By Tanya Plibersek

22 May 2024






CAMERON KERR: Well, a warm welcome to Taronga on this cool winter morning, but importantly World Biodiversity Day. I'd like to acknowledge that we are on Cammeraygal land, land that's been cared for sustainably for tens of thousands of years with fabulous song lines that talk to the way they cared for the land and ran culture on this country.

Now I'd like to hand over to the Minister for the Environment and Water, to talk a little bit about a very important program, Saving our Species funding. Thank you, Minister.

MINISTER PLIBERSEK: Well, Cameron, thank you so much to you and to the team here at Taronga. I learn something new every time I come here, and I'm always so impressed by the work that you and your staff here are doing for conservation.

It's a real pleasure to be here on International Day for Biological Diversity to talk about the measures that the Australian Government is taking to better protect our plants and animals here in Australia.

Today we're announcing 61 projects with $24 million of funding to protect our threatened species. This is part of our $550 million contribution to protecting Australian plants and animals, making sure that our threatened species have the very best chance of survival.

You have amazing staff here, Cameron, doing incredible work to protect our threatened species, and today we've seen some of the projects, the captive breeding projects, that you and the team are involved in.

Captive breeding is just one of the ways that we're investing to protect threatened species. Captive breeding, dealing with feral animals, cats, foxes, pigs, goats, dealing with weed incursion, reducing risks of fire, restoring habitat, providing nesting boxes and pup huts. All of these are contributions to making sure that our threatened plants and animals have the very best chance of survival.

The $550 million that the Australian Government is investing in coming years includes all of these techniques; habitat, restoration, captive breeding programs, feral management, weed management, fire management, restoring habitat. We actually need all hands on deck to restore biodiversity in this country.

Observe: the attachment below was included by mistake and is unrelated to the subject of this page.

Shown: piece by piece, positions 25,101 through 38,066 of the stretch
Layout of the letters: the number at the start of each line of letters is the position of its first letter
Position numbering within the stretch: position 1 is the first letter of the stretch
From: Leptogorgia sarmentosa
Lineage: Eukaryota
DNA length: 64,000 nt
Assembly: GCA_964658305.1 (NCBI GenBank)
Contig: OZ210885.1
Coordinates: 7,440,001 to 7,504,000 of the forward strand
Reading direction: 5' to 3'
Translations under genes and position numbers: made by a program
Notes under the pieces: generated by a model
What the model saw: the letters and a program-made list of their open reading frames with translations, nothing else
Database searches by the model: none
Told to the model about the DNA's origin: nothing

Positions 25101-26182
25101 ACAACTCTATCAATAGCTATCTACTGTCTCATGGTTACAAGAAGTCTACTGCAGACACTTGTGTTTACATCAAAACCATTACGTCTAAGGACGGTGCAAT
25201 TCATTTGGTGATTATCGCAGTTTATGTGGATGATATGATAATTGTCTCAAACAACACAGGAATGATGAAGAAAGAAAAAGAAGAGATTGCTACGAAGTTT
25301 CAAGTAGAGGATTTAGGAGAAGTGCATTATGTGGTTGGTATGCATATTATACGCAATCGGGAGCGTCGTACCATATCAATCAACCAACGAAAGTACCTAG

For too long we've seen a one way slide in biodiversity in Australia. We know that there are real threats to plants and animals in this country, including climate change, worse and more frequent fires, natural disasters, pressure from urban development and other development. We need to make sure that we are changing our laws to better protect nature and that we are invested to protect our precious plants and animals.

We need to protect more of what's in danger, restore more of what's damaged and better manage nature for the future.

Any questions?

JOURNALIST: So, if we're giving them the best chance of survival, how important is the kind of comprehensive reform of the EPBC and how quickly can that come? Are you disappointed by the speed of it so far?

MINISTER PLIBERSEK: Look, I'm really pleased with how we're going with law reform in Australia. We've already passed the first tranche of our Nature Positive Laws, we did that at the end of last year, and that included setting up the Nature Repair Market and it included expanding what's called the water trigger in our environmental laws to make sure that new gas projects have to be assessed for the impact that they'll have on water.

We will shortly introduce the second tranche of our environmental laws to the Parliament and that will include, for the first time in Australia, setting up a national Environment Protection Agency which will have stronger powers and tougher penalties to deal with wrongdoing, to deal with people or corporations that are wrecking our environment.

We're also setting up Environment Information Australia, which will give us much better data and better info into how we're tracking against our environmental objectives here in this country.